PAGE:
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Your Seven Day Break on the Pill is Bogus—Here’s Why

The seven-day break built into the schedule of the contraceptive pill isn’t backed by medical science—it is instead from a gynaecologist in the ‘60s who, by mimicking the natural rhythms of a woman’s cycle as closely as possible, was trying to persuade the pope to let the Catholic Church adopt the birth control form.

Periods on the Pill

Women on the Pill, the most popular method of birth control, know how it goes: take the Pill for three weeks and then either switch to a sugar pill or forgo taking any tablets during the fourth week.

During the fourth week, women on the Pill will bleed; however, it’s important to note that the ‘period’ you get while on the Pill isn’t a real period. It’s called “withdrawal bleeding,” which refers to the withdrawal experienced from taking a week off of the Pill’s hormones. The drop-in hormone levels cause the lining of the uterus to shed, which is what leads to period-like bleeding.

Some women say they appreciate the bleeding as an indication that they’re not pregnant; however, Pill periods aren’t actually a guarantee of that. Monthly bleeding on the Pill is just a reaction to no longer having contraceptive chemicals in your system.

How did we get here?

If the period experienced by women doesn’t fulfill the functions of a period, is it medically necessary to bleed every month?

Not according to the Faculty of Sexual and Reproductive Healthcare, who made headlines this week when it announced about the Pill, “there is no health benefit from the seven-day hormone-free interval.”

In fact, the origin of the Pill’s off week comes from John Rock, one of the gynecologists who was involved with the development of the contraceptive. A devout Catholic, Dr. Rock built in the break in order to please the Catholic Church and, he hoped, earn the endorsement of the pope at the time.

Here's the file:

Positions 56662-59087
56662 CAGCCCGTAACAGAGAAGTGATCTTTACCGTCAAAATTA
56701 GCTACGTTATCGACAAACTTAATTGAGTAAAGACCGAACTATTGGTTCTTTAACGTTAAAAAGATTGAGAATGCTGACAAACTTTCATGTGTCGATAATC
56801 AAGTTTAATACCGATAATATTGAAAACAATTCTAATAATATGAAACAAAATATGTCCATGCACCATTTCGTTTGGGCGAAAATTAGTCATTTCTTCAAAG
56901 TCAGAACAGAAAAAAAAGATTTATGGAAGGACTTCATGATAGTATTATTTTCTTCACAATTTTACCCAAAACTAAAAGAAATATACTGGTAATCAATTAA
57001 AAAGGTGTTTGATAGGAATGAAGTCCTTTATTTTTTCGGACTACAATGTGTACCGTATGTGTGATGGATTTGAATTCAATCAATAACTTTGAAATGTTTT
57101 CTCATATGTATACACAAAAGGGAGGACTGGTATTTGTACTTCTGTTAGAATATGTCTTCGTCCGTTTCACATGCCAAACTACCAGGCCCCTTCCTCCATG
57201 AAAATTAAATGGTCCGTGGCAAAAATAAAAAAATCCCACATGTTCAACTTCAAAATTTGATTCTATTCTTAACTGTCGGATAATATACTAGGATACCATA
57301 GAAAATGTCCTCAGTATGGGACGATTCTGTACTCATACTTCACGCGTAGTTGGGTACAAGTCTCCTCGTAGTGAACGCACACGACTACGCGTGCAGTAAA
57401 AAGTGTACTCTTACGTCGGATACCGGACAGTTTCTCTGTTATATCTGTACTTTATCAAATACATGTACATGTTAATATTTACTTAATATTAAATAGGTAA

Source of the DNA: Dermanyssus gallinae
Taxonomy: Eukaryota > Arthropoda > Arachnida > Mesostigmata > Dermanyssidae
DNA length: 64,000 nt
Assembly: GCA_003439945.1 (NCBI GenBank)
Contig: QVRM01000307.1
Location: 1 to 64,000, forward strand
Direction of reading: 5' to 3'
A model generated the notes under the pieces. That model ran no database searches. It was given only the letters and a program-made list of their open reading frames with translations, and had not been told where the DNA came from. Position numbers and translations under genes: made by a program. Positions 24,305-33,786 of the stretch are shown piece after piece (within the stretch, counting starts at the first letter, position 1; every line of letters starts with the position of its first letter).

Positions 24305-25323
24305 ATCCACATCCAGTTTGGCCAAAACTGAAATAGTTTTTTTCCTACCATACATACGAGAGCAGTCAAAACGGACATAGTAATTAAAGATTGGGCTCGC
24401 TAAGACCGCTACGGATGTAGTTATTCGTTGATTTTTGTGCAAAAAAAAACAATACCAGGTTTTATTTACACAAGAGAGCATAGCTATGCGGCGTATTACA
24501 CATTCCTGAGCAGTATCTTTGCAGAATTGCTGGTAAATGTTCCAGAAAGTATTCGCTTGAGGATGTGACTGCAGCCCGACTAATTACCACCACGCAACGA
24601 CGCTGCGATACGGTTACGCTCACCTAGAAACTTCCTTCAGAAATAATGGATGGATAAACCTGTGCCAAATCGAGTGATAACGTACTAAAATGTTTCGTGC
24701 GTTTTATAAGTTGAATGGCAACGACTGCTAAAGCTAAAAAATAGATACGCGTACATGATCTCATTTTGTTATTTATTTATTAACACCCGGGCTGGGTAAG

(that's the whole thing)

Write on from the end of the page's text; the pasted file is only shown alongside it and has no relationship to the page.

“In the Catholic Church the rhythm method is an accepted form of birth control,” said Sophia Yen, M.D., a gynecologist in California and founder of Pandia Health, to Glamour UK. “So his thought was that if he could make women’s periods rock solid and regular, it would make this method easier to practice [and more appealing to the Church].”

His plan didn’t work—the pope didn’t go for it and ultimately decided the Church wouldn’t support Catholics using birth control of any kind—but nevertheless, the built-in breaks to allow for a monthly period stuck.

In other words, the reason women on the Pill have been having regular periods month after month for the past 60 years is because one man was trying to please another man—and it didn’t even work.

It’s ok to not take a break

For many women, taking the Pill continuously may actually have some benefits. The sudden drop in estrogen levels experienced during the off week can lead to headaches. Continuous use can also reduce acne and eliminate the possibility of painful periods.